9. 9. 9 1/30/2015 Outline 1. Goals and Prerequisites 2. Hierarchical Algorithm for Learning Spatial Relations 3. Application to Automatic Object Recognition 4. Conclusion Daniel Sonntag, Daniel.Sonntag@dfki.de
  10. 10. 10 1/30/2015 Goals and Prerequisites • Goals: – bridge semantic gap between low-level and high-level information – develop system integrating information from both sources – perform reasoning to check plausibility of object recognition results • Prerequisites: Automatic object recognition algorithms Structural anatomical knowledge Spatial relations of human anatomy Integration of low-level and high-level information Daniel Sonntag, Daniel.Sonntag@dfki.de
  11. 11. 11 1/30/2015 Inductive Approach • Qualitative representation: left/right,… • Human Anatomy inherently variable  Fuzzy • Data-driven Patient 1 Patient 2 Patient 3 Patient 4 Patient 5 Canonical Anatomy Daniel Sonntag, Daniel.Sonntag@dfki.de
  12. 12. 12 1/30/2015 Hierarchical Algorithm for Learning Spatial Relations Pre-Processing Automatic Annotation Fuzzy Atlas Qualitative Representation Spatial Reasoning Corpus Daniel Sonntag, Daniel.Sonntag@dfki.de
  13. 13. 13 1/30/2015 Pre-Processing Automatic Annotation Fuzzy Atlas Qualitative Representation Spatial Reasoning Corpus • Collected at the University Hospital Erlangen • from 2002 to 2008 • Cancer patients with lymphoma • 3D volume data sets from computer tomography scanners • Available image data Daniel Sonntag, Daniel.Sonntag@dfki.de
  14. 14. 14 1/30/2015 • Statistical algorithms for the detection of various anatomical entities – Constrained MSL – Hierarchical Active Shape Models – Patch-based Deformable Models – Trainable Boundary Detector see: Seifert, Kelm, Möller, Mukherjee, Cavallaro, Huber, Comaniciu: “Semantic Annotation of Medical Images”, SPIE Medical Imaging 2010 Results: • Meshes: 6 different organs left/right kidney, left/right lung, urinary bladder, prostate gland • Landmarks: 22 exposed points: top point of the liver, … • Manually generated gold standard of automatically annotated volume data sets: 1 017 labeled volumes Pre-Processing Automatic Annotation Fuzzy Atlas Qualitative Representation Spatial Reasoning Corpus Daniel Sonntag, Daniel.Sonntag@dfki.de
  15. 15. 15 1/30/2015 • Classical Logic: leftFrom(left kidney, right kidney)  {0,1} • Fuzzy Logic: leftFrom(left kidney, right kidney)  [0,1] • Representation of direction in 2D: 0 ½π +/-π -½π R T right above left below α Pre-Processing Automatic Annotation Fuzzy Atlas Qualitative Representation Spatial Reasoning Corpus 0 0.1 0.2 0.3 0.4 0.5 0.6 0.7 0.8 0.9 1 unten rechts oben cos^2(x) -½π ½π0 Truthvalue angle below aboveright Daniel Sonntag, Daniel.Sonntag@dfki.de
  16. 16. 16 1/30/2015 Patient 5 Patient 4 Patient 3 Patient 2 Patient 1 Natural variability in human anatomy R Z α=3° „right kidney right from left kidney“: Truth value Absolutefrequency 10 R Z α=0° R Zα=4° R Zα=4° R Z α=0° avg= 0,92… Pre-Processing Automatic Annotation Fuzzy Atlas Qualitative Representation Spatial Reasoning Corpus Daniel Sonntag, Daniel.Sonntag@dfki.de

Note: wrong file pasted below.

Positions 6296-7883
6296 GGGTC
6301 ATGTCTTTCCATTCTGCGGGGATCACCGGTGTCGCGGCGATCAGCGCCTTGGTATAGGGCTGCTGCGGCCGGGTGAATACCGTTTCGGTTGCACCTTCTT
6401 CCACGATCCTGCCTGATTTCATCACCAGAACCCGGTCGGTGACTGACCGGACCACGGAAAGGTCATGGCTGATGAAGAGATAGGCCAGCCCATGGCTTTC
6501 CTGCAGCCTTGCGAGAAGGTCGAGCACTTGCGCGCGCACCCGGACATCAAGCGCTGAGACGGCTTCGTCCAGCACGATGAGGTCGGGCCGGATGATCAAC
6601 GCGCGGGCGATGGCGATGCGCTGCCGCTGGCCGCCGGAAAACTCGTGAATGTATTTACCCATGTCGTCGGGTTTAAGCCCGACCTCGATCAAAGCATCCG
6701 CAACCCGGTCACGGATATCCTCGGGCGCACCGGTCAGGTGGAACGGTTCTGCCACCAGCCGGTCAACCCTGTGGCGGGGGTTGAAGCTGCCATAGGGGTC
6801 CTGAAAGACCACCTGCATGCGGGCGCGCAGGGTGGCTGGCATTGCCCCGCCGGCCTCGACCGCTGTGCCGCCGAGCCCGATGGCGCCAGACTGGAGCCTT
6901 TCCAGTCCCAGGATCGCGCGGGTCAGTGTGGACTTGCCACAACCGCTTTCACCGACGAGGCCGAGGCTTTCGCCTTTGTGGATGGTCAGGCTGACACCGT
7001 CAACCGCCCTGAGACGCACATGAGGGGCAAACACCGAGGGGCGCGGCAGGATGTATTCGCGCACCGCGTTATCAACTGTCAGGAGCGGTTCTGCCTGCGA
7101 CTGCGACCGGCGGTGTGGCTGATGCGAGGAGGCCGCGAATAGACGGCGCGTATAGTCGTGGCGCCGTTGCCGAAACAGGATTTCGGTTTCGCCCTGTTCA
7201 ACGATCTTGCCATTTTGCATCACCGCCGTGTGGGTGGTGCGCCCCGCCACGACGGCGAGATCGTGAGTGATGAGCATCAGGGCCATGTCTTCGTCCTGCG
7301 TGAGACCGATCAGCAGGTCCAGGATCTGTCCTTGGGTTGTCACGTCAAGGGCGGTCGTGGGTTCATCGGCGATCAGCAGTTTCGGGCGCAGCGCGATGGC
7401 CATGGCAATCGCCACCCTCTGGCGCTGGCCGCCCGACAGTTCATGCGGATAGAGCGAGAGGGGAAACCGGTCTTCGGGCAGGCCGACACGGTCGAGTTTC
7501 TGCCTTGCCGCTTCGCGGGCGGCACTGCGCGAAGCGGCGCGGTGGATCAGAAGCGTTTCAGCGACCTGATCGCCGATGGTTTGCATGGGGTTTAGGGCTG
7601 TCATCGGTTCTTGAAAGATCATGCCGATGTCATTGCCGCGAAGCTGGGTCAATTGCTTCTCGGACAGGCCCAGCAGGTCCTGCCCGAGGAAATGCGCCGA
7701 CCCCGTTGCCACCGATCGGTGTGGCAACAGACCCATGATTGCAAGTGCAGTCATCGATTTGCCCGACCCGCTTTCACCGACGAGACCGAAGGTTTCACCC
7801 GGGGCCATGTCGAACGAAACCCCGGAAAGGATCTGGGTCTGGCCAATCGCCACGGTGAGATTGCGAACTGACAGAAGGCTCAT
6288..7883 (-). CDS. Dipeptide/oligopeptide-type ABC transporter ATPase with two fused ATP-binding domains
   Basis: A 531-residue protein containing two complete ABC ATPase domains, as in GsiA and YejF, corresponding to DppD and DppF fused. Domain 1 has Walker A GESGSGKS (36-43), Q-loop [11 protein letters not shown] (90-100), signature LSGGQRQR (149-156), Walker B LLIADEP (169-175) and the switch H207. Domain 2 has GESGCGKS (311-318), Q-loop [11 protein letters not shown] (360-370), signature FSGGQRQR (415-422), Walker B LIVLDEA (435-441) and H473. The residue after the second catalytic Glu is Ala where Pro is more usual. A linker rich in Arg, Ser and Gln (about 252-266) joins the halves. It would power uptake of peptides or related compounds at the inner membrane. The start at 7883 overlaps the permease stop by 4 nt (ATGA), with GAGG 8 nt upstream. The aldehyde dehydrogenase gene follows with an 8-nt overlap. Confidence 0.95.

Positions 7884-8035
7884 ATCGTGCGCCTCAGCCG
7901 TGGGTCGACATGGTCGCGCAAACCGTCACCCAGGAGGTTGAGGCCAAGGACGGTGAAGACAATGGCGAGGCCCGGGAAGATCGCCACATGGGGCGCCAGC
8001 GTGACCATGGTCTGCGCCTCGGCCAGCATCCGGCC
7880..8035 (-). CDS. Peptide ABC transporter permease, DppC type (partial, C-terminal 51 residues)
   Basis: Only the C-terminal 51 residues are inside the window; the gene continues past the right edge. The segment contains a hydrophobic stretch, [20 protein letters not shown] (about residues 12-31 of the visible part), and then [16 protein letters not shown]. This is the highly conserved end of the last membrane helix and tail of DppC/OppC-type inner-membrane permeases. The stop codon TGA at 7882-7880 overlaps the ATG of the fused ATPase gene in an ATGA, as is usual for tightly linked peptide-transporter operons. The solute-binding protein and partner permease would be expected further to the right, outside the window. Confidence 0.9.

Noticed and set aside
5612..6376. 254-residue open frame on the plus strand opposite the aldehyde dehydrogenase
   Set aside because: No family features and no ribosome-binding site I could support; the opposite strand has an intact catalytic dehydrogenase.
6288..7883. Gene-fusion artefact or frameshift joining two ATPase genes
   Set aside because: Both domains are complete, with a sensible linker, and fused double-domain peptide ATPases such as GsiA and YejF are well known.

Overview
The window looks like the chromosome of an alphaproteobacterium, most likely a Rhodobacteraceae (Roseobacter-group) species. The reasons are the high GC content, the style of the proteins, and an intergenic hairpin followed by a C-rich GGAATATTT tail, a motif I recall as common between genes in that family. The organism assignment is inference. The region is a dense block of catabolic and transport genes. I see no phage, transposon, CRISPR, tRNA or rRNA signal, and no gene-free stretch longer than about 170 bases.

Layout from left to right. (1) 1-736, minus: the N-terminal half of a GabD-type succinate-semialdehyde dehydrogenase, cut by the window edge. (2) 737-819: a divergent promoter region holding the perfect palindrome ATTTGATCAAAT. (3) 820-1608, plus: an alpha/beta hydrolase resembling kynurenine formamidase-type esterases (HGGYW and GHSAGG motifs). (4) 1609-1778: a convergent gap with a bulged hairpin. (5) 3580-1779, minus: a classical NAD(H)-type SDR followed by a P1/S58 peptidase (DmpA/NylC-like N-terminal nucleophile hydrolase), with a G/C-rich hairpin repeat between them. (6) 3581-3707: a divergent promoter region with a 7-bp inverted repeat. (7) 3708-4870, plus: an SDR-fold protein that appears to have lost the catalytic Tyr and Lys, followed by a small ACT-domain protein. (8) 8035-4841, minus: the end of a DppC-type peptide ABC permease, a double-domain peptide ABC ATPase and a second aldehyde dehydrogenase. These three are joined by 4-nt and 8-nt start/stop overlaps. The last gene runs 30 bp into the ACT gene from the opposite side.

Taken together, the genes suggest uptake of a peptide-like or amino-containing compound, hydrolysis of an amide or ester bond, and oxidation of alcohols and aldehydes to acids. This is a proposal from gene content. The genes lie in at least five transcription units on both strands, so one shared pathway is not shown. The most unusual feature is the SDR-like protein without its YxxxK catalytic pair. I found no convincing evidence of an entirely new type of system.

17. 17. 17 1/30/2015 A B (a) A B (b) (c) Right Left C B A Relation Types Pre-Processing Automatic Annotation Fuzzy Atlas Qualitative Representation Spatial Reasoning Corpus • Direction: „left kidney left from right kidney“ • Adjacency: „prostate adjacent to urinary bladder“ • Between: „bronchial bifurcation between left and right lung“ • Evaluated with medical experts Daniel Sonntag, Daniel.Sonntag@dfki.de
  18. 18. 18 1/30/2015 Spatial Relations in OWL Model • Extension of the formalism in the Foundational Model of Anatomy [0..1] left|right| above|… term truthValue Instance of SimpleFuzzyRelation Anatomical Entity B Anatomical Entity A location related Object FuzzySpatialAssoc iationRelation type [0..1] left|right| above|… directionalTerm truthValue Instance of SimpleFuzzyRelation [0..1] left|right| above|… directionalTerm truthValue Instance of SimpleFuzzyRelation [0..1] left|right| above|… term truthValue Instance of SimpleFuzzyRelation Pre-Processing Automatic Annotation Fuzzy Atlas Qualitative Representation Spatial Reasoning Corpus Daniel Sonntag, Daniel.Sonntag@dfki.de
  19. 19. 19 1/30/2015 • Example: Learning spatial relations • Comparison between learned model and new object recognition result • Results: true positives 407 true negatives 431 false positives 67 false negatives 213 precision 85,7% recall 65,5% Patient 1Patient 2 Patient 3 Patient 4 Pre-Processing Automatic Annotation Fuzzy Atlas Qualitative Representation Spatial Reasoning Corpus Incorrectly located organ Spatial Consistency Check Daniel Sonntag, Daniel.Sonntag@dfki.de
  20. 20. 20 1/30/2015 Medico Server •MEDICO Ontology •Sesame Triplestore •>2 Mio. Triples •Semantic Annotation Store •3D Volume Renderer •Based on MITK State of the Art Organ and Landmark Detection Ontology-based Visual Navigation Application Central Java-based Data Exchange Application MEDICOServer Volume Parser MITK Semantic Navigation Semantic Search XMLRPC SPARQL CORBA CORBA CORBA Java API CTC-WP4 Triple Store Query Broker RadSpeech
  21. 21. 21 1/30/2015 Retrieval and examination of 2D/3D image series
  22. 22. 22 1/30/2015 Conclusion • Hierarchical abstraction process to learn spatial relations from annotated volume data sets • Method for the generation of a fuzzy anatomical atlas from different patients • Spatial consistency check comparing automatic object recognition results with Daniel Sonntag, Daniel.Sonntag@dfki.de Pre-Processing Automatic Annotation Fuzzy Atlas Qualitative Representation Spatial Reasoning Corpus Patient 5 Patient 4 Patient 3 Patient 2 Patient 1 R Z α=3° R Z α=0° R Zα=4° R Zα=4° R Z α=0° „right kidney right from left kidney“: Truth value Absolutefrequency 10